Mine's bigger than yours.
I’ve recently been to two concerts in two town halls – Leeds (to see Dylan Moran, who would have been much funnier if the acoustics had allowed me to catch more than a passing word) and Huddersfield (for Dvorak and Porgy and Bess by the Huddersfield Philharmonic Orchestra and the Huddersfield Choral Society, which was a Huddersfield treat).
Both town halls are, of course, magnificent, as civic buildings in industrial northern cities generally are, reflecting the values and great wealth of the Victorian merchants and manufacturers who made the modern world but who didn’t think that the whole point of their spectacular success was to shift wealth from ordinary people to the very, very rich. Capitalism has changed; it’s become very grubby, no longer even trying to justify itself with reference to the general good – a task the rich (now almost always merchants rather then manufacturers) leave to well-endowed think-tanks and useful idiots in the right-wing press.
At Leeds Town Hall, we found seats high up on the balcony, which is the best place from which to admire the glories of the elaborately plastered and painted ceiling. The ceilings of more modern performance spaces, such as the Leeds arena, consist of unadorned lumps of concrete. Cheap building costs and sky-high ticket prices clearly form a very effective business plan, although they don’t do much for the soul.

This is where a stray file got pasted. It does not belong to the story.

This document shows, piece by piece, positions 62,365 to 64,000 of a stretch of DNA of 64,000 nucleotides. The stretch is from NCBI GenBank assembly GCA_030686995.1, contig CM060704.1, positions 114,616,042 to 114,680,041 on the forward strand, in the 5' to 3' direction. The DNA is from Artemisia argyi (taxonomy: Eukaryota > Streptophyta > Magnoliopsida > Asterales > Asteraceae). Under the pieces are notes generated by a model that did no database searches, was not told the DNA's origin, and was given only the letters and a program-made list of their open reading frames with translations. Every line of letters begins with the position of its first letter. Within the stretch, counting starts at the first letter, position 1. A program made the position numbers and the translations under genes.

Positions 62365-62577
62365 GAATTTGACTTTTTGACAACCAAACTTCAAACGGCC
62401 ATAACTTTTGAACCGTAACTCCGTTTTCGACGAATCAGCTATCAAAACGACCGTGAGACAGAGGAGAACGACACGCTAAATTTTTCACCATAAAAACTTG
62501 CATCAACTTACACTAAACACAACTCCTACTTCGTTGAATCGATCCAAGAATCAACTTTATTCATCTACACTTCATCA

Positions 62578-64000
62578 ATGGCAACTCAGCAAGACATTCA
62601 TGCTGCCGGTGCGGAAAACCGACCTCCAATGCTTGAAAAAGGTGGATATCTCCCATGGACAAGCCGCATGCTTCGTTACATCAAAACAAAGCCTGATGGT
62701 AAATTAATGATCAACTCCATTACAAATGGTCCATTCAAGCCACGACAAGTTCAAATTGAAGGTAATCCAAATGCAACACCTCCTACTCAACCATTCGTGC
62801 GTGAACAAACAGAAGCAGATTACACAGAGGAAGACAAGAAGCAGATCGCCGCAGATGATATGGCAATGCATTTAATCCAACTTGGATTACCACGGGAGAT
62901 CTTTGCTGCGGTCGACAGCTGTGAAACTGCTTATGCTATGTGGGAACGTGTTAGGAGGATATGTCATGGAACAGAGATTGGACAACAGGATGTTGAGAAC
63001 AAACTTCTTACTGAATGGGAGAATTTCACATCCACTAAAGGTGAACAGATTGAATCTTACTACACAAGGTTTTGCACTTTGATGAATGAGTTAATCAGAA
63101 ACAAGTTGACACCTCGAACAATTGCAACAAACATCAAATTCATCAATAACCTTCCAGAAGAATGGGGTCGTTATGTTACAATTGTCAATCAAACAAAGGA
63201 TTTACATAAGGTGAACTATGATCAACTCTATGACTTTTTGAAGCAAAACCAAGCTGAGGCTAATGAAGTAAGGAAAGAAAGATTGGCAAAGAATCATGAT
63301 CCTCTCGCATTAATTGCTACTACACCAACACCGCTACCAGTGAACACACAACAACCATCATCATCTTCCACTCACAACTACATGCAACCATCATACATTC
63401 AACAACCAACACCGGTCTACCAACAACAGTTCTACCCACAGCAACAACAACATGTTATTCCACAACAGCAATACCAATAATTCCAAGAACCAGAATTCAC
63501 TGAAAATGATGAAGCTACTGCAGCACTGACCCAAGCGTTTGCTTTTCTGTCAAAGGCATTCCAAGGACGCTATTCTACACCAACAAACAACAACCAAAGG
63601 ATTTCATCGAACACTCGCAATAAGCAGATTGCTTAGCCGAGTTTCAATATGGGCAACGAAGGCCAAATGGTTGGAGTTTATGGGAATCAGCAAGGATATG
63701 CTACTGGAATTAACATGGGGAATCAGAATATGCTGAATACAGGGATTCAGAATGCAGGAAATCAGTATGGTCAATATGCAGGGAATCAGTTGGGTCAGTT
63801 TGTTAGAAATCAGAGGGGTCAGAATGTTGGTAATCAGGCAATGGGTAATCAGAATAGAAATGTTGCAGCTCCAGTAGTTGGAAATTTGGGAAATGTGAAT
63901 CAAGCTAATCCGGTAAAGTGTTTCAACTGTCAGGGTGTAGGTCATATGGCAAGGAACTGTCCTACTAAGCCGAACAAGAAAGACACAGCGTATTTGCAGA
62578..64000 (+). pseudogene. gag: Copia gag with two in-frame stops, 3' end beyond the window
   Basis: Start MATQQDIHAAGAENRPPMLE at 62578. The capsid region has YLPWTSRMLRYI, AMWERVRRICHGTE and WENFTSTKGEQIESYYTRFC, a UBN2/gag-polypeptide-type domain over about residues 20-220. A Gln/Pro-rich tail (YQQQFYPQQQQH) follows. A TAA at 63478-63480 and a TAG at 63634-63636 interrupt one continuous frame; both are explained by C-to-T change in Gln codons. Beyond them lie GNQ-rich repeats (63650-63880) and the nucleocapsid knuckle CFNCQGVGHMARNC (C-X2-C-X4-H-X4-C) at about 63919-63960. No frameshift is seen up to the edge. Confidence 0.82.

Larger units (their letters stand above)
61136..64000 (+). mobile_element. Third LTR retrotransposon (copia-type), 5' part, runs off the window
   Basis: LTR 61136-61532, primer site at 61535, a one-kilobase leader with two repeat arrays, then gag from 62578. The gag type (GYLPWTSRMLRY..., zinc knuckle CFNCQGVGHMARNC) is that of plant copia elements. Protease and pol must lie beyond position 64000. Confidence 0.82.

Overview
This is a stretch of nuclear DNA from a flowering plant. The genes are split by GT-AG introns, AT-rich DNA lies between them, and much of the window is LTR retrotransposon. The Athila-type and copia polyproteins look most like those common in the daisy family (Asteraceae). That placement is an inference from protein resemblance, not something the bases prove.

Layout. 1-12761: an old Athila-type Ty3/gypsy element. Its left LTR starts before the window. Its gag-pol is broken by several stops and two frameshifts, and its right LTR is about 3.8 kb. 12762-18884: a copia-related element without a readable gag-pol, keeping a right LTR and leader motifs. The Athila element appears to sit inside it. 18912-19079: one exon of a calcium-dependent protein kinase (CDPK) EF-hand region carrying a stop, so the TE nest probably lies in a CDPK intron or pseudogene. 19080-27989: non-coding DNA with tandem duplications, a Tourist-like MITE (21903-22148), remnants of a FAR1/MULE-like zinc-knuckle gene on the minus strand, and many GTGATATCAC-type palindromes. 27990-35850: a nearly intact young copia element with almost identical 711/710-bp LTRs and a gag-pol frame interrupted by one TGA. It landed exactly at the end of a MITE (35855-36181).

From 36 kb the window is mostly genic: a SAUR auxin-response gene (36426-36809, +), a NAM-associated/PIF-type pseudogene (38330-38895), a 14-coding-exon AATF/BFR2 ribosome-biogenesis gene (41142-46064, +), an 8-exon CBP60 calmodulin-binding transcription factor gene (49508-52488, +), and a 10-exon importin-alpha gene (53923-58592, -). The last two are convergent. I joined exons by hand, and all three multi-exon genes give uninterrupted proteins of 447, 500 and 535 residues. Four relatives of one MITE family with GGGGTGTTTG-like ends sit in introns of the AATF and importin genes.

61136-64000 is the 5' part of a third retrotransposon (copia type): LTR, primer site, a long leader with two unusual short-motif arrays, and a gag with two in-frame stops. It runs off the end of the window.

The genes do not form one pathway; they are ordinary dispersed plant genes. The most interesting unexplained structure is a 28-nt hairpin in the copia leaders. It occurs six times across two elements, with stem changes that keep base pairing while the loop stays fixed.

The great northern town halls were built as a reaction to the terrible mess of early-19th century capitalism, when people were dying in droves (excuse me, what exactly is a drove?) from cholera, typhus and other avoidable diseases. Life expectancy in the early 19th century was collapsing by the day and the industrial masters, typically non-conformists who had Worked Their Way Up, realised that this couldn’t go on, just as you might like to think that modern masters and mistresses might realise that food banks can’t go on, although they probably will.
The town halls had a moral purpose; to elevate the masses by giving them a something to look up to (that’s why they paid so much attention to clock towers, although municipal penis rivalry might also have had something to do with it). Their architecture was supposed to echo the styles of, say, Flanders, Carthage, Florence or Venice - but not London, which the northern textile barons rather looked down upon. They saw themselves as modern merchant-princes in the era of great city-states, so that the point of extravagant civic buildings, like Manchester’s Free Trade Hall or Liverpool’s St George’s Hall, was to show-off ; to establish that they were world champions (which actually they were at the time) in showing everybody else how to live.
The civic elite running northern cities and towns in the mid-19th century did a great deal of practical work like building hospitals, sewers and schools, but I think, partly out of vanity but also out of high-mindedness, they liked building town halls better.
I now plan to look at Halifax town hall, which, I learned during my research for this blog, was designed by Sir Charles Barry after he had had a trial run designing the Palace of Westminster.